Minister Bernard Drainville is accusing the Liberals and Quebec Solidare of "demagoguery" and spreading "falsehoods."
In a particularly salty opinion piece published in the Huffington Post, Drainville says his party's two main opponents are using every tool at their disposal to demonize his secularism charter.
He says his party has always carried out the debate with a great sense of respect. "Sadly, that's not the case for our adversaries, who don't hesitate to call us names, us and the majority of Quebecers who think the best way to protect all religions is for the state to have none."
"We must realize that it's Françoise David and Philippe Couillard's parties that encourage division, that point fingers, and show intolerance."
Demands apology from QS
The premier is also demanding an apology from Quebec Solidaire because one of its spokespeople, Andrés Fontecilla, said during a debate that similar policies in France were originally heralded by the extreme right-wing Front Nationale.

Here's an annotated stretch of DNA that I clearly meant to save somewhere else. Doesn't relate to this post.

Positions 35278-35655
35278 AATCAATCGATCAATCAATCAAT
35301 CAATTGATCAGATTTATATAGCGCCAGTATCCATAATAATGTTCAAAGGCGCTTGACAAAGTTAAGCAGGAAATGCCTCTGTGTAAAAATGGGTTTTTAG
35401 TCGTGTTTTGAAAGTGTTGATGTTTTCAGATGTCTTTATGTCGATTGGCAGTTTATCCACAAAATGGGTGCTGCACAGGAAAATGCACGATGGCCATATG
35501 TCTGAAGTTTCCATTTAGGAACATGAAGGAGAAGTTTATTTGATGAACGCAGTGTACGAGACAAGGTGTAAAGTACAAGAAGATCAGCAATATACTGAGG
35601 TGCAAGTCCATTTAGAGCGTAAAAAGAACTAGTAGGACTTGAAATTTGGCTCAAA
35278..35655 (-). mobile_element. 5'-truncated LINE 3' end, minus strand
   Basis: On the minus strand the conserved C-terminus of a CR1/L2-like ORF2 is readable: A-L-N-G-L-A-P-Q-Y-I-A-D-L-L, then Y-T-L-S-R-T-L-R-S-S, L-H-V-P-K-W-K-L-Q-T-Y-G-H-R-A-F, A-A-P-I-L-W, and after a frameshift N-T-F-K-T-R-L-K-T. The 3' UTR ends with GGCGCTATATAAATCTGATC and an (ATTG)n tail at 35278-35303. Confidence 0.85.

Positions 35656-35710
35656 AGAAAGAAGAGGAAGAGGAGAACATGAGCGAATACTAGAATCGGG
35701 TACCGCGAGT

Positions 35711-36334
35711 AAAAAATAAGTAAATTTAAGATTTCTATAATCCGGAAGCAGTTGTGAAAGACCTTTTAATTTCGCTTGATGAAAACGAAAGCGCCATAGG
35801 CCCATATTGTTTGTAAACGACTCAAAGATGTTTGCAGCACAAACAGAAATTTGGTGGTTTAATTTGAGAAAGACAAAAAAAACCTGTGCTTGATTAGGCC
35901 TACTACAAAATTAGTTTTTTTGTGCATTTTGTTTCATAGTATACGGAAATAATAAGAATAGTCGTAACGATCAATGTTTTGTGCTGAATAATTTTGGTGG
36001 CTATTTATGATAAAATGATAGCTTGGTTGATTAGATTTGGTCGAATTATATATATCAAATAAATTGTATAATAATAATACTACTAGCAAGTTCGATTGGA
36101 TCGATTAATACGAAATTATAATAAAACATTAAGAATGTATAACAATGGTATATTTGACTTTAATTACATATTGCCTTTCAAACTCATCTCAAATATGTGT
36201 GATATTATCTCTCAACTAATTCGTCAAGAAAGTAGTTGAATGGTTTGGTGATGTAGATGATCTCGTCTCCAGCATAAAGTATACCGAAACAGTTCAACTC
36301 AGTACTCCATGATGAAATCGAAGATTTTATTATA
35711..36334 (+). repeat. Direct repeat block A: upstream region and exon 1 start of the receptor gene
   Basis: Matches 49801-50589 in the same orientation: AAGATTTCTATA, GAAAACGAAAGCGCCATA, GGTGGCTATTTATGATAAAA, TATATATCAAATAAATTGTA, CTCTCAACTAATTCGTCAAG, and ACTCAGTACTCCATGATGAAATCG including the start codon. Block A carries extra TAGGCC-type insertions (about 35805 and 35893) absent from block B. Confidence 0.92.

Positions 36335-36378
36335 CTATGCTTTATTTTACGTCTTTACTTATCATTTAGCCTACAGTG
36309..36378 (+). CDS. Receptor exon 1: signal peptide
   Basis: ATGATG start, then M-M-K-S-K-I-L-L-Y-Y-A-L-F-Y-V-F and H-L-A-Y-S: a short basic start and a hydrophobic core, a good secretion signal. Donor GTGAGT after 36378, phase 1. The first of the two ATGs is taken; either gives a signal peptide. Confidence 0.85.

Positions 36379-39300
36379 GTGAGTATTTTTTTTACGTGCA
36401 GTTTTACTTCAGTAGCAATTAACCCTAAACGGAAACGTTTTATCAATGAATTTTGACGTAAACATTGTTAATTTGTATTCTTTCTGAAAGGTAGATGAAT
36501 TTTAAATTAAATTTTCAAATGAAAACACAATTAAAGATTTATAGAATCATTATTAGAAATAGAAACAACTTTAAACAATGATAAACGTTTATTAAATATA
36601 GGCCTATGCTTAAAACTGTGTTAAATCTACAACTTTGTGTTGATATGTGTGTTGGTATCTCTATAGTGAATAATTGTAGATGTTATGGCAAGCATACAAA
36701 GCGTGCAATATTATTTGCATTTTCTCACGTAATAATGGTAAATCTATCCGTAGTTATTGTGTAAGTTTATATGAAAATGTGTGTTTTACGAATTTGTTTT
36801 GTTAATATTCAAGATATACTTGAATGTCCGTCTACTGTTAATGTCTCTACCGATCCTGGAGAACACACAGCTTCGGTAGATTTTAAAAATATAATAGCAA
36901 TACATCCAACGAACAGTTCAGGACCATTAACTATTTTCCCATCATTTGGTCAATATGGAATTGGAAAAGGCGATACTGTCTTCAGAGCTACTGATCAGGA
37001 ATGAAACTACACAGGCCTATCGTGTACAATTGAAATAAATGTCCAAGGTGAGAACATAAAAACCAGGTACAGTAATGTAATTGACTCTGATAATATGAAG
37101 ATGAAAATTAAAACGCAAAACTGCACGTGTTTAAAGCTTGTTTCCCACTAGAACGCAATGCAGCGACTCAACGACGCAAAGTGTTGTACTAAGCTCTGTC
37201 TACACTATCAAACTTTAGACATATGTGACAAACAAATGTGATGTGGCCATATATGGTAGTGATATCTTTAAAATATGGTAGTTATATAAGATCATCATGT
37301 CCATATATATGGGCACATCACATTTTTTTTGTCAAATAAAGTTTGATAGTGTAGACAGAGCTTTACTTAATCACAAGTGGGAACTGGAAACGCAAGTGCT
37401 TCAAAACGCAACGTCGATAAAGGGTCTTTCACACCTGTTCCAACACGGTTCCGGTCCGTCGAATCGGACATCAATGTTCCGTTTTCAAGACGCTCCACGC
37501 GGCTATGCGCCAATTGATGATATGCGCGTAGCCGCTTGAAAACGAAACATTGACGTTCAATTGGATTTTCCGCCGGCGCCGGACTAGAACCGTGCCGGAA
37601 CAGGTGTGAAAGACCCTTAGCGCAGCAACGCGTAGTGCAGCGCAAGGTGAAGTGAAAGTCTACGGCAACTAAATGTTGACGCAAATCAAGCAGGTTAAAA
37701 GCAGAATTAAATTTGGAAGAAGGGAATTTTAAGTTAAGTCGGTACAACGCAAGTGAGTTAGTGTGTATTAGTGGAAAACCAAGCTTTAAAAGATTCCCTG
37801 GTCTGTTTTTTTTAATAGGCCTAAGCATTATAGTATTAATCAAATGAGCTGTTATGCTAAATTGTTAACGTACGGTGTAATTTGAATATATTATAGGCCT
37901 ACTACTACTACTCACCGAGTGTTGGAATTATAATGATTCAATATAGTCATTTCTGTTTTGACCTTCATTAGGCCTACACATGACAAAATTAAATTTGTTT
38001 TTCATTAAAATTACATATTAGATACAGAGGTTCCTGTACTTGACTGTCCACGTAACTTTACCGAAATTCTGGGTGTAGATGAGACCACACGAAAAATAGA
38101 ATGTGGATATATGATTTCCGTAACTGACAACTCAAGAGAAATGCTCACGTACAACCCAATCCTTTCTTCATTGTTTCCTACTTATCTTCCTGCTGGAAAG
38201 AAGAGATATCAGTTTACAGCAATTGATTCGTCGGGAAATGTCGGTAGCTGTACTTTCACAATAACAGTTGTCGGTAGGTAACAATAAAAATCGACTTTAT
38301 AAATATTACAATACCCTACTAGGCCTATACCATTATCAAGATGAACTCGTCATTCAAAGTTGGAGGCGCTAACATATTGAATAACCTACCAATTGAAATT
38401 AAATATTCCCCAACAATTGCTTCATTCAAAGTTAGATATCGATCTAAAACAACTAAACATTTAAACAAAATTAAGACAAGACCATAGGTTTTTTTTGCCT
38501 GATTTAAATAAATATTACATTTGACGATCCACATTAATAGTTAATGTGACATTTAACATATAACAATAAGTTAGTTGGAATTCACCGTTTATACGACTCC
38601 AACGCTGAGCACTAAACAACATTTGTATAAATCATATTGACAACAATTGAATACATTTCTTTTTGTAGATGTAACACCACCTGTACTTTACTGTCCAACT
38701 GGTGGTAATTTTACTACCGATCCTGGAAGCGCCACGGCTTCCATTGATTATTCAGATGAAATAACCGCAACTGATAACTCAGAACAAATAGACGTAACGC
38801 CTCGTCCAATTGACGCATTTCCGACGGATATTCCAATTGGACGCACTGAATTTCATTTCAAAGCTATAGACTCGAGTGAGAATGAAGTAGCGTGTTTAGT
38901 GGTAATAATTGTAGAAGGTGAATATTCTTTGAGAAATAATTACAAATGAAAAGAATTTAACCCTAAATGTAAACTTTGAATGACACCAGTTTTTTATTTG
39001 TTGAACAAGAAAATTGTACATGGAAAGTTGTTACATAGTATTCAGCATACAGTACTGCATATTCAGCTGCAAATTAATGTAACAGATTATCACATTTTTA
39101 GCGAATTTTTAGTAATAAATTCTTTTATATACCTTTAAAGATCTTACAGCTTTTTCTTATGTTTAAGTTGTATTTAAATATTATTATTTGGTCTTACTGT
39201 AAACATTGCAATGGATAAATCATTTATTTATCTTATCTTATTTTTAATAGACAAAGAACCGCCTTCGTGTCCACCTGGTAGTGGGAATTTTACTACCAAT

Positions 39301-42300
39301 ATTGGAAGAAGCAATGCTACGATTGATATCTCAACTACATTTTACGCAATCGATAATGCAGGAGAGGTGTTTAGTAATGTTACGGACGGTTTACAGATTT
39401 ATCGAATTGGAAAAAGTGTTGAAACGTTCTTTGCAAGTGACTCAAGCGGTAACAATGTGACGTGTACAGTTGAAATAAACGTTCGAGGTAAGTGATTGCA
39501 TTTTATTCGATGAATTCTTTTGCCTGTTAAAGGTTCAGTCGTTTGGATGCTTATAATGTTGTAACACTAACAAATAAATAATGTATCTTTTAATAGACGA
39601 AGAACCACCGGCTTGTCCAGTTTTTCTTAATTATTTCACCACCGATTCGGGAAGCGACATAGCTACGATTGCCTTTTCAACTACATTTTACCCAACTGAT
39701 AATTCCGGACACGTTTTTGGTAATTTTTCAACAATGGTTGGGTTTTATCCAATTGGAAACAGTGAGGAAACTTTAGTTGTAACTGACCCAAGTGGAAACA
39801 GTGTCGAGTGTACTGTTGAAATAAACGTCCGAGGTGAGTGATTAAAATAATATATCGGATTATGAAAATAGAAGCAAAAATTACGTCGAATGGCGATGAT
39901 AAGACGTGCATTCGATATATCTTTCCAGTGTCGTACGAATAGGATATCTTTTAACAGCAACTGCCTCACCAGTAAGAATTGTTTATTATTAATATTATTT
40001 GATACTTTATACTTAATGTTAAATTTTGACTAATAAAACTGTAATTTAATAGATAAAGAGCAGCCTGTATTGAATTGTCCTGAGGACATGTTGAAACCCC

The host of the 98.5 FM radio station had asked Drainville and Fontecilla during a debate whether they say a link between legislation on religious symbols in France and racism in that country.
"I would simply like to remark that France is far from being an example of integration. The problems between communities have been exacerbated by these laws and I would like to point out to Mister Drainville that the theme of secularism had been appropriated from the French right, and even the extreme right, Mister Sarkozy and Ms. Marine La Pen," says Fontecilla.
The comment drew Drainville's rage. "If I understand you well, you are comparing the Parti Quebecois with the Front National and the extreme right. You should be ashamed and should apologize immediately," he said.
The PQ later sent out a press release calling on Quebec Solidaire to apologize for "insulting attacks" and "lies."
Last week, one of the Parti Quebecois' candidates withdrew from the race after admitting to sharing a photo that said "F___ islam." He is also alleged to have praised the Front National's Marine La Pen on Facebook.
Another candidate, said on Sunday that she apologized if anyone had been hurt by her remarks comparing circumcision to rape and speaking of a "kosher tax," which some believe to be an anti-Semitic conspiracy theory.
The candidate did not say she no longer believes in these ideas and she is still running for the party.